[retted that foreign vessels arriving
a foreign countries cannot always
urn cargoes. If such was the case
-ould become more brisk.
I last number of tho Soulhside Times',
at Burkeville, announces that he has
le editor and proprietor of the paper,
irehased the interest of Mr. Thomas
las, his partner, who retires. Mr.
an ablo and experienced journalist;
per shows exidence of a successful
. He has our best wishes.
apers.— O'Bell Dyer, Main street,
rs above Kightb, has just received
pictorial and other papers. He will
• thanks lor the New Voik Ledger,
i. Weekly, Ballou's Monthly, Cliim.
.er and the New Varieties—all of
interesting and suited to the tastes
ichmond Skating Assoiiation will
lml fancy dress carnival April Uth.
al of tho case of A. Dyer vs. B.
, originating in the sale of ahorse,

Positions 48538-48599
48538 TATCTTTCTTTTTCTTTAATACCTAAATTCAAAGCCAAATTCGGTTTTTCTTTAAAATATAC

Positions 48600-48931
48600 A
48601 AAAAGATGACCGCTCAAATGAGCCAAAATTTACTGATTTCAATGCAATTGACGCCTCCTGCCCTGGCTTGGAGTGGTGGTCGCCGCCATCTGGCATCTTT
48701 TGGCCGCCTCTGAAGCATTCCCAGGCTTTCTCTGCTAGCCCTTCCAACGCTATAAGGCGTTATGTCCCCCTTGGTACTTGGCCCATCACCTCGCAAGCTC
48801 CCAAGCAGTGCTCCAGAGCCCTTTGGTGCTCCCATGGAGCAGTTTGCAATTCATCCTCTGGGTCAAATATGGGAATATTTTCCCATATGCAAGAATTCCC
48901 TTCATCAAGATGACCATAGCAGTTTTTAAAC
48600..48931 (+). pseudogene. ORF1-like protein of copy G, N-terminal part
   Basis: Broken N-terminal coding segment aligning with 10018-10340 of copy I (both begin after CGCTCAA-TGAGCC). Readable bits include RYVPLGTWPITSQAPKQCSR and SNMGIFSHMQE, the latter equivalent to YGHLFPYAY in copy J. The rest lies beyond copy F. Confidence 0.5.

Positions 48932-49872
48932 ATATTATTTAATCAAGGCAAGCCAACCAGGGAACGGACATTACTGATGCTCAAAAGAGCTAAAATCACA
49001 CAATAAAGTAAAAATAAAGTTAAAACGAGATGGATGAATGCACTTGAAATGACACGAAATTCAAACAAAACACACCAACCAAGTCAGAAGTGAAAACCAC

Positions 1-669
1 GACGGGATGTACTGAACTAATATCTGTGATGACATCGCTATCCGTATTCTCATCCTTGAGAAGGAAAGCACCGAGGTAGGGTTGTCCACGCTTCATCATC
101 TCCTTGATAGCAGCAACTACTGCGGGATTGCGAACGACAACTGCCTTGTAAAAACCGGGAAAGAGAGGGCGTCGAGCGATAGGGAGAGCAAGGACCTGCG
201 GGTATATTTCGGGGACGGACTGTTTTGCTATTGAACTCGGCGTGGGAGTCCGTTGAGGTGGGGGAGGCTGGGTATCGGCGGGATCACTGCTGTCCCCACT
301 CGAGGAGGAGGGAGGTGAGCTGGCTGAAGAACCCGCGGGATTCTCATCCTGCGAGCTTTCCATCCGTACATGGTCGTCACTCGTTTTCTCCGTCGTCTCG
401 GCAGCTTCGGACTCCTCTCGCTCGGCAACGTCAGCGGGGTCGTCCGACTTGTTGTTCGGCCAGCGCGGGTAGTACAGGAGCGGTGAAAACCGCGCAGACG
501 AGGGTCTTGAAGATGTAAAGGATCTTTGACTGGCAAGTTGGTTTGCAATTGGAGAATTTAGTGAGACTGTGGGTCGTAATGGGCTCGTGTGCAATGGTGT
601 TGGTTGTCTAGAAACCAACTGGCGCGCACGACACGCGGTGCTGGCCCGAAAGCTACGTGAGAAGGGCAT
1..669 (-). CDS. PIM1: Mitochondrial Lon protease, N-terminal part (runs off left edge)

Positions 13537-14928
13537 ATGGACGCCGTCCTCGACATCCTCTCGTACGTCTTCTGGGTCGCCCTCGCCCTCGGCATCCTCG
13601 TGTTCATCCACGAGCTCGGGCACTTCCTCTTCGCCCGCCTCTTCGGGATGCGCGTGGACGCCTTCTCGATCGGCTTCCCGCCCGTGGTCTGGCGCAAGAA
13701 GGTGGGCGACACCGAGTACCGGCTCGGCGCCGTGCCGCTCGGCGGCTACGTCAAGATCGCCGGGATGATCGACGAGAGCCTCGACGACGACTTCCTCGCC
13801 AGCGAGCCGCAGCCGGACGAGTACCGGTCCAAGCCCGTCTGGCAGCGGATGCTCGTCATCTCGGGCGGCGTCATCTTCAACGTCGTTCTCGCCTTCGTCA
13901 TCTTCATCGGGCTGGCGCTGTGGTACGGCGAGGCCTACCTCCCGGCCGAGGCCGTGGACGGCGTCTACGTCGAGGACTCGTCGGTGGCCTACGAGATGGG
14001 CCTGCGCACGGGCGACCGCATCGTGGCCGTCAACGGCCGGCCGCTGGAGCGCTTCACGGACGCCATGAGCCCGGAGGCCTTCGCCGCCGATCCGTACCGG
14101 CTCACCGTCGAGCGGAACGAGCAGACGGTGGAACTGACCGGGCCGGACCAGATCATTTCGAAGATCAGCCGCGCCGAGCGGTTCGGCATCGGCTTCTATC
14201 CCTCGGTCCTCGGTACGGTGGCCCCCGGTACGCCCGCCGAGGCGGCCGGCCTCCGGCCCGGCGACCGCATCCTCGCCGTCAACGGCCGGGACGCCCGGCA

el'ore Justices Martin and Edwards
og. It resulted in quashing tbe in
and the property was ordered to be
to Mr. Dyer. Samuel M. Page and
rthington for .Dyer, and Col. Ambers
is then arrested by R. D. Hugan for
his possession a horse belonging to
;an). The horse was brought as a
rfere the court; he, however, had
in bis testimony up to this time, 2
'. is uot yet settled, however, as Mr.
entered suit against Justice Martin
nprisonment, and claims damages to
t of $1,000.
rpn» HOUt'IIEIIN ASSOCIATION.—K.IrKLK
X for tins benefit of tin. Widows anil Orphans of
ths Southsrn States.
DISTRIBUTION No. 258. Kvmura A Pan. 3.
58 60 7a 65 8 72 !!G 30 12 11 11 61 SI 43
DISTRIBUTION No. US. Moasraa APIII 4
34 61 IU 63 73 22 4« 6 1-1 7 64 69 49 »
Witness roy hand, at Richmond, Vu., this 4th day
•f Mir,l, 117 1.
SIMMONS A CO., C. Q. TOMPKINS,
CERTIFICATES Or RAt'KLE, cau be purchased